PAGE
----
Tuesday, June 24, 2008

It’s the Banks’ fault, really.

Last year, as the market slowed to a crawl, and everybody began to realize just how bad things were, the finger pointing started.. Banks were making loans to people who couldn't afford to repay them. Borrowers were lying on their loan application. Mortgage Brokers were helping borrowers lie, or were having borrowers apply for loans with artificially low start rates. Realtors were encouraging buyers to buy more expensive homes. Appraisers were justifying rapidly rising prices. The Media was fueling the price frenzy.

Everybody can share in the blame to some degree. Here's my list of blame, in order from least to most at fault.

The Media. Of course they fed the frenzy – these are the same people who devote 15 minutes of a half-hour broadcast to ... rain. I can't wait for the Monsoon '08 series next month.

Appraisers. The appraisers who committed outright fraud should be punished. But the vast majority were really trying to capture the market value – what the buyer and the seller agreed to.

Realtors. Those who encouraged buyers to use "pick a payment" type loans in order to buy a more expensive home than they could afford were either ignorant or negligent.

Mortgage Brokers. Same argument as the Realtors, except they can't claim ignorant. The loan officers who knowingly put borrowers into loans that would adjust upward and become unaffordable shouldn't have a clear conscience today.

Borrowers. Ever heard of buyer beware? You're taking out a multi-hundred thousand dollar loan; don't tell me you didn't understand the terms. At the end of the day, you're responsible for your own actions.

Banks (and Mortgage Lending Companies). When you lend money, you're number one rule is to not lose money. When you lend money professionally, you're at a big advantage, because you have systems in place to make sure every borrower has the desire & ability to repay you, and the collateral in case they don't.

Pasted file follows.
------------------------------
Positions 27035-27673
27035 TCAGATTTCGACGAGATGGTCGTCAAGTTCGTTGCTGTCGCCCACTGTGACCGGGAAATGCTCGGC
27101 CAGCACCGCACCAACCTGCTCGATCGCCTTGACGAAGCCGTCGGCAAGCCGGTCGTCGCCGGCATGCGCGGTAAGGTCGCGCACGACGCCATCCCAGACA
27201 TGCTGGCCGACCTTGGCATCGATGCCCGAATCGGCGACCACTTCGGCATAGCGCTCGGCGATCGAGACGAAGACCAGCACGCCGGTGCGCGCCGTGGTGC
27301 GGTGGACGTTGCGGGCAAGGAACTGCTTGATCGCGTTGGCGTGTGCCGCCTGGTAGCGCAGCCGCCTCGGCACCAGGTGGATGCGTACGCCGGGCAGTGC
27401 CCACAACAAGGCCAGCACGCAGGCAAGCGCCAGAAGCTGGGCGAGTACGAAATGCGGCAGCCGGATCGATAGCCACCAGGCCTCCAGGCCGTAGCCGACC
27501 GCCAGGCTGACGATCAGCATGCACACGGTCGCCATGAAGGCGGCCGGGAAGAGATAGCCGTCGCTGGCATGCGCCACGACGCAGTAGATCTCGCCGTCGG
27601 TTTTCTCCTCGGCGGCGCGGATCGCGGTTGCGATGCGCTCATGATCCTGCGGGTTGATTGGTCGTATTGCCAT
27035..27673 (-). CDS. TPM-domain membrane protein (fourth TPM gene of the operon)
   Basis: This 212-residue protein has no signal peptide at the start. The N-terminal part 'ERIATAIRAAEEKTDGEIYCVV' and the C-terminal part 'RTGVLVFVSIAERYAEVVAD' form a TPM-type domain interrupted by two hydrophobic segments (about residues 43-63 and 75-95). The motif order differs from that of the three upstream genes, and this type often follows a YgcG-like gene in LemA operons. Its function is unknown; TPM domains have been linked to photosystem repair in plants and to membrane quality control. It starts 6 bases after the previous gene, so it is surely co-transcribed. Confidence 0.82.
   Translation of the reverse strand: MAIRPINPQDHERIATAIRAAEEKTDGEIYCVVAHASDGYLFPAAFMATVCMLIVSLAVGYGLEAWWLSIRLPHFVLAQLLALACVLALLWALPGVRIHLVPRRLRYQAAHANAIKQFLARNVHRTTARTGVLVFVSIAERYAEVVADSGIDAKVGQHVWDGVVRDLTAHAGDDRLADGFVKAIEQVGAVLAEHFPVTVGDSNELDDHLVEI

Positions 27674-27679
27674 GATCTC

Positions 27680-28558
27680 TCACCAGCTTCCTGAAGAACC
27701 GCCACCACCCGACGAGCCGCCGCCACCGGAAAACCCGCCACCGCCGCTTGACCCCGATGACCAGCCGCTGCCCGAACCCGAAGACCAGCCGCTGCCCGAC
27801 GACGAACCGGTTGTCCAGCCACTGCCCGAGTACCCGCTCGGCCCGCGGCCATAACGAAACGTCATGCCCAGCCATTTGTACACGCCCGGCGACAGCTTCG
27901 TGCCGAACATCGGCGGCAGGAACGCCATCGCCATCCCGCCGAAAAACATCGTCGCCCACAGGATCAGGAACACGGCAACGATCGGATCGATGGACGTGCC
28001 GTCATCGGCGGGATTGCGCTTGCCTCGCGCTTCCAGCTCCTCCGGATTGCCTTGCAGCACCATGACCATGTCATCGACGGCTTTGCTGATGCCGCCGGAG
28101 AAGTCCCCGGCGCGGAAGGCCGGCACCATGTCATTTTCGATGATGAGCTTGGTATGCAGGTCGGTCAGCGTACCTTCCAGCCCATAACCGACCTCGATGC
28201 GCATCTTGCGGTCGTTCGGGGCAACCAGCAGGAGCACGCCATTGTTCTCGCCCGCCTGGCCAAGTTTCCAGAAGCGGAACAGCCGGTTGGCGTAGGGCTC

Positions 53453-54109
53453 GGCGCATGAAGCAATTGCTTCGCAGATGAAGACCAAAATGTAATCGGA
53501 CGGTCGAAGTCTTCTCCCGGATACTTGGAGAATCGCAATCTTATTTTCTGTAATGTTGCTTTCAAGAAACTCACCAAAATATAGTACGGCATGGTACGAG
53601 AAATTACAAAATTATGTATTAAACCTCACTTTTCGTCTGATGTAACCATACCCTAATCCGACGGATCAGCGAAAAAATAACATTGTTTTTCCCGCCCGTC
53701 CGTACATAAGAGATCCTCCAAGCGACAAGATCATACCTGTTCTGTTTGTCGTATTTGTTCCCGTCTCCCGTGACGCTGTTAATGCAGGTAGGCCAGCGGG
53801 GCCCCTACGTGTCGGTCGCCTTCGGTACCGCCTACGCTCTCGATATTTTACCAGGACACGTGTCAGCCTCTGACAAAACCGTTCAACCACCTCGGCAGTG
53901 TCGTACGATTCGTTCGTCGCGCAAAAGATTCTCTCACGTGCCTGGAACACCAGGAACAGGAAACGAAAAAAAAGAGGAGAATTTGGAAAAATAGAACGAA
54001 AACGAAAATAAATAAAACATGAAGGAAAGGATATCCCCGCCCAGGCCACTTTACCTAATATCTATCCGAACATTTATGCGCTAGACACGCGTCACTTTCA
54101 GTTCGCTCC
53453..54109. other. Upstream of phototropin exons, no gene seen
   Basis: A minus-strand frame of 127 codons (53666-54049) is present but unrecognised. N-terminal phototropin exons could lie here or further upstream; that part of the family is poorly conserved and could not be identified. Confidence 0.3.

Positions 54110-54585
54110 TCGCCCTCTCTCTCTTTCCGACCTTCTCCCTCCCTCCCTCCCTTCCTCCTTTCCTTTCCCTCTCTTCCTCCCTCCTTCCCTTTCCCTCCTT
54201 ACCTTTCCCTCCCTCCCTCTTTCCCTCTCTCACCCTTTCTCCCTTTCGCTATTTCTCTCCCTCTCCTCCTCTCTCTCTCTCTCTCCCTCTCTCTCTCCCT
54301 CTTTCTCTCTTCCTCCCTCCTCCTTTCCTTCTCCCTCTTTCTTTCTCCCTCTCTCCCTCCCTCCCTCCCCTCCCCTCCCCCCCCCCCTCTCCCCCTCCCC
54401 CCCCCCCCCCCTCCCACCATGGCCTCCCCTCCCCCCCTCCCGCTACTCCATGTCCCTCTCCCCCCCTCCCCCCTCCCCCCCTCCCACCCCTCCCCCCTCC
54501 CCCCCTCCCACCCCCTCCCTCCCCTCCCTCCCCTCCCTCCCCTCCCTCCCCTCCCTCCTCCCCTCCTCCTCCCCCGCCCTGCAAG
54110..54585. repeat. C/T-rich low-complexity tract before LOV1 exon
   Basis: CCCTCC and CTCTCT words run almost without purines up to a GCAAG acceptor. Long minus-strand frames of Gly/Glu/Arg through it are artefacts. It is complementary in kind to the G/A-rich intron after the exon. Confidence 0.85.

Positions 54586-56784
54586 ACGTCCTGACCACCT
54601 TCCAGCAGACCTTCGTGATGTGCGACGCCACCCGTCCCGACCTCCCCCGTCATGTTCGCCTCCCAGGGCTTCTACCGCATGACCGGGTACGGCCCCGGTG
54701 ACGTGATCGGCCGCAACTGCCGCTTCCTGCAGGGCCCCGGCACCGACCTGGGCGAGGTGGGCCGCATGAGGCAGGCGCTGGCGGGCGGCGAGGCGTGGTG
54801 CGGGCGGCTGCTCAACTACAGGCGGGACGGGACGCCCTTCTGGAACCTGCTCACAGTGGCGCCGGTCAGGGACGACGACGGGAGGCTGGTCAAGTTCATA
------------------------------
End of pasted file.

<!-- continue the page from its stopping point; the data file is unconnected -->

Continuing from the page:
For years banks made loans based on low collateral, or bad credit, or without verifying income. But they always relied heavily on the other two in these cases. No collateral – the borrower better have good income and great credit. No Income – look for a borrower with great credit and some equity in the property. Bad credit – need good income and good equity. Oh, and they'll add a higher interest rate to the loan in all three of these cases.

Suddenly, in 2004 and 2005, banks stopped caring about these qualities. No down payment, no income, no credit – NO PROBLEM! Then they went even further by creating and advertising the low teaser rate loans: "Buy a home today with a $500,000 loan, and your payment can be as low as $200 per month." Are you kidding me?

Remember the old Golden Rule – "He who has the gold makes the rules." The banks had the money; they were the ones making these loans. They might claim they were lied to, and even defrauded. But if you don't bother checking anything before you make a loan, that's what you get. Just like the borrowers, you're ultimately responsible for your own actions.

As a side note, I might have a different opinion if the banks took strong action early in the process. They had every opportunity to be proactive and make radical solutions which would benefit everybody. (I even offered an idea for renegotiating mortgages.) But they didn't. They've handled the entire process by sticking their head in the ground, or by running around like the Keystone Cops. My short sale example from yesterday highlights this point.

Your wouldn't trust the banks with his money if it wasn't FDIC insured Realtor,

Chris Butterworth

[tags] real estate bubble, mortgage lending [/tags]